The Lin-2-1000MP Page [circa 2005]
This is a simple 'C' language add-on to Linrad to allow it to control the transmit frequency of a Yaesu FT-1000 MP Mk V. This page is dedicated to allowing Linrad for Linux to control the FT1000 MP. If you want to do this with Linrad for Windows, click here
Linrad is an extraordinary weak signal receiver by SM5BSZ. It currently lacks transmit capability, and manually tuning a separate transmitter as one changes the Linrad receive frequency quickly becomes tiresome. This is particularly so because changing frequency is so easy with Linrad; one just clicks with a mouse on the desired signal and it is centered in the receive passband. And with the Antennspecialisten hardware, changing band segments also just involves the click of a mouse. So having to tune and zero-beat a separate transmitter really slows things down. Lin-2-1000MP, a simple 'C' language add-on that I wrote and included in Leif's user_hwaredriver.c file, allows Linrad to control the frequency of the FT1000MP from within Linrad, via a Serial Port.
This arrangement gives me an easy way to control the transmit frequency of the FT1000. I just have Linrad send its receive frequency information, packaged in the way the FT1000MP wants to see it, to the FT1000MP whenever "Q" is typed on the keyboard. There is a user window [box] that adds an adjustable frequency offset to the routine. This is actually done using two parameters. Par1, the first parameter, is used to set the approximate transverter LO in MHz. Par2 is then used to fine tune the frequency offset by entering its value directly in Hz. On the Linrad screen in the user_box Par1 is the upper parameter and is labeled "LO(MHz)". It is in MHz and would be entered for example as 116.0 if the 144 MHz Linrad WSE box is used for receive and the FT1000MP is transmitting on 28 MHz and transverted up to 144 MHz. Par2 [the bottom parameter, labeled "SH(Hz)"] is the frequency correction parameter that is used to adjust for the variable frequency offset between the Linrad WSE hardware and the FT1000MP/transverter combination that occurs over time due to component drift. Par2 is scaled so that 1,000 equals 1 kHz. So you can just enter the offset required in Hz. Typing the letter "Q" (for "QSY") on the Linrad computer keyboard causes the FT1000MP to be set to transmit [or receive] on the Linrad receive frequency. With a Linrad receive frequency in the 144 MHz band and par1 set to 116.0, the program sends a frequency instruction in the 28 MHz band to the FT1000MP, as appropriate for the transverter setup. For receiving in the HF bands with the Linrad WSE hardware and no transverter, par1 is of course set to zero.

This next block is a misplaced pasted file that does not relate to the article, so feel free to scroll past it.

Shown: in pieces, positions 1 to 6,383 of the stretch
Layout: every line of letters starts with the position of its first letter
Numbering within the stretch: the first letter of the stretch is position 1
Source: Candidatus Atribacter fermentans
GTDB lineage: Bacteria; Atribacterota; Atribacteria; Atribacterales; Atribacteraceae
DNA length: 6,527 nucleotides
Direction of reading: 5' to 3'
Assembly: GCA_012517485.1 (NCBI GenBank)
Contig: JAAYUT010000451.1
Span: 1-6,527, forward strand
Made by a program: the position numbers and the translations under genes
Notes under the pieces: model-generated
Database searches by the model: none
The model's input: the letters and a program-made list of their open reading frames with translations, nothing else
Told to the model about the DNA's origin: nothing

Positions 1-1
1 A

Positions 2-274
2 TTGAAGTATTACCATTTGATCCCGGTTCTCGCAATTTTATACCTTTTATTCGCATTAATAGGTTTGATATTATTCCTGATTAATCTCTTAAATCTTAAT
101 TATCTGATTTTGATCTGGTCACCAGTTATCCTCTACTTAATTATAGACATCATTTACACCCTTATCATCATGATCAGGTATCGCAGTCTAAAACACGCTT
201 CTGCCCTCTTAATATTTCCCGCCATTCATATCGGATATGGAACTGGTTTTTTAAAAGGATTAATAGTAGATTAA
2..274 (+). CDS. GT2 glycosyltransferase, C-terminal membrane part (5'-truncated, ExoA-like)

Making the modification to Linrad to make all of this work is simple. Leif has written Linrad so that the user program for changing the FT1000MP's frequency will be invoked if "Q" is typed, as noted above. Linrad will run user-defined code that is placed in a file called users_hwaredriver.c. You can create this driver by copying users.c to users_hwaredriver.c and modifying this code as necessary for your purposes, or just using the users_hwaredriver.c file I have included on this webpage. The users_hardware.c file that includes the Lin-2-1000MP routine is in this zip file or this tar file along with some support files named "aa********" that are to be put into the Linrad working directory. These "aa" files just place the user_window at a convenient place on the screen and set the initial values for the user parameters initially, and store these parameters if they are changed so that they are there the next time you use Linrad. They are mode-specific, so you can have different offsets for different modes. This users_hardware.c file also contains the routines Leif wrote to control the WSE hardware. So Linrad should work fine if you place the contents of this zip in your Linrad directory and recompile, whether or not you have the WSE hardware.
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